Day becomes night. Alexander Brodsky: It still amazes me that I became an architect will be open at the Architekturzentrum Wien in Vienna, Austria through October 3. Described by the gallery as a “total installation,” Archidose also notes that during the exhibition “the day becomes night, the dimensions of space and time appear to slowly dissolve as one paces an archaeological chamber of wonders. Having returned to daylight, a selection of Brodsky’s completed projects provides insights into his architectural oeuvre.” (More images after the jump.)
Steel becomes ribbon. Streetsblog reports that San Francisco metaphorically cut the ribbon, unveiling a new public space on the two-block Powell Street Promenade. The Union Square shopping district is greatly improved by the eight six-foot wide Walter Hood-designed benches, constructed to resemble delicate ribbons.
Above the fray. The Westerholt E-66 Observation Wind Turbine stands out among the 40 turbines in the Holtriem Wind Park: it’s unique observation deck provides visitors with panoramic views of one Europe’s largest wind farms—for a price. Visitors must climb a 297-step spiral staircase to reach the viewing deck, according to Atlas Obscura.
Under the city. Produced by Silent UK, the documentary film Beneath the Surface trails urban explorers as they descend below the cities of London and Paris, says PSFK. The explorers climb through sewers, old subway lines, reminiscent of the NY Times five-day adventure last December under New York.
Art Institute of Chicago
111 South Michigan Avenue
June 11 through October 9, 2011
Soon after the turn of the last century, artists and designers from Central and Eastern Europe began producing radically innovative images and objects that remain remarkably fresh today. For the first time, the Art Institute has gathered over 300 objects from across departments to present a comprehensive view of works from the period. Bold graphics, such as John Heartfield’s cover and illustrations for Kurt Tucholsky, Deutschland, Deutschland über Alles from 1929 (above), and pared back design objects show some of the ways in which these artists sought to transform daily living, an experiment that historical events would quickly bring to an end.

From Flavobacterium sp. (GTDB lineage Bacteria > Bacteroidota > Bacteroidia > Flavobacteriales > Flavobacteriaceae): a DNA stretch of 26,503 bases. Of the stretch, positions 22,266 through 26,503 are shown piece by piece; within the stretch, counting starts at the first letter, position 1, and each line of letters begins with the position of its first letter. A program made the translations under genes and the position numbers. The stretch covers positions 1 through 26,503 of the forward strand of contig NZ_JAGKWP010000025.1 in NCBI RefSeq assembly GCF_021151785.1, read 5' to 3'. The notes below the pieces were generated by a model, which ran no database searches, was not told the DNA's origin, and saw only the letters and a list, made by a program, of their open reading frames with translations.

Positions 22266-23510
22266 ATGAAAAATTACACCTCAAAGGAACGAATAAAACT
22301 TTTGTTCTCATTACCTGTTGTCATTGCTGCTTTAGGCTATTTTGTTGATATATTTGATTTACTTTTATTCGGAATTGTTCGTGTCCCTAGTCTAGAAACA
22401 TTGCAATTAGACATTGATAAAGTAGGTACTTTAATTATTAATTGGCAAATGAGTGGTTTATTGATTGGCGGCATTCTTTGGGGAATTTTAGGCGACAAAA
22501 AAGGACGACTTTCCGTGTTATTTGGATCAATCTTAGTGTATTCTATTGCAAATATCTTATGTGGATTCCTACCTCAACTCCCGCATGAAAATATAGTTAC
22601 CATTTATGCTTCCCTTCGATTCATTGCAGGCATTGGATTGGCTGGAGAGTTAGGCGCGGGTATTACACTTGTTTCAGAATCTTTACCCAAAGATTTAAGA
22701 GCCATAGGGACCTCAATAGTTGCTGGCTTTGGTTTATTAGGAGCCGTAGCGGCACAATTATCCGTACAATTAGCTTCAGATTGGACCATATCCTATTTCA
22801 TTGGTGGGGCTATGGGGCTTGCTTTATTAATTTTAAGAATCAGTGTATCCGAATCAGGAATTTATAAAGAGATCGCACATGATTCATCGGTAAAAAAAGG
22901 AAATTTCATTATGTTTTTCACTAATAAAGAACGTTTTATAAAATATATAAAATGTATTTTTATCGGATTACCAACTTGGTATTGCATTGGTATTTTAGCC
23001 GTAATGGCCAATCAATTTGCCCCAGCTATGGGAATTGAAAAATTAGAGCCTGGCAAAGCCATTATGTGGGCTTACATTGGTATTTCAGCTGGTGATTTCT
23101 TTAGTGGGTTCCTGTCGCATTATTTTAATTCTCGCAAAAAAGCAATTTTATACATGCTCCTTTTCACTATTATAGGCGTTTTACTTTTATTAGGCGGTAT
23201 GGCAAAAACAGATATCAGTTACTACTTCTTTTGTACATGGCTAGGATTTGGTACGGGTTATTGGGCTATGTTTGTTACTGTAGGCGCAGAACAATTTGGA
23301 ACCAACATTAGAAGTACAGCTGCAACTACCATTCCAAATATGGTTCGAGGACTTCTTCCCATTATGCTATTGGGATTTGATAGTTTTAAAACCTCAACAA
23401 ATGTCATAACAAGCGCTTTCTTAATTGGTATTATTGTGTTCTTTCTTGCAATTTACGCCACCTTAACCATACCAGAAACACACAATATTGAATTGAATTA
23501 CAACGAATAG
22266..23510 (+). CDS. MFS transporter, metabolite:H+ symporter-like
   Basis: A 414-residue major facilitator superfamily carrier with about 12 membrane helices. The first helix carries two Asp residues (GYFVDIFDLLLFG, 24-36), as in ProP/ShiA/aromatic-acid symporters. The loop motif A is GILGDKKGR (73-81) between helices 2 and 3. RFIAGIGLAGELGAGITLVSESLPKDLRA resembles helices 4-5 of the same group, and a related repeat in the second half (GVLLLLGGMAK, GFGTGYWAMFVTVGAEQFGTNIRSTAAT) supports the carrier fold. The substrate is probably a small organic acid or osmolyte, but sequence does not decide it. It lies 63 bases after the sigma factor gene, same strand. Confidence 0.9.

Europe’s ban on incandescent light bulbs went into effect today. A New York Times report filed yesterday from Brussels brought home the air of ambivalence that has accompanied the prohibition, relating tales of some Europeans jumping eagerly on the compact fluorescent (CFL) bandwagon, others racing out to stockpile the old bulbs before retailers run out, and still others wondering, “Why are we switching?” The european ban can be seen as a bellwether for a similar phasing out that will begin to take place here in the U.S. in 2012, which I wrote about in the editorial for our 2008 Lighting Issue. Just to recap, while there is no argument in terms of the energy savings that incandescent replacement technologies such as CFLs offer, they do come with their own problems: they cost more, come with embedded electronics, contain mercury, and, most important for designers, they do not render color as well. And, let’s not forget, in certain places incandescent light bulbs’ inefficiency is a boon.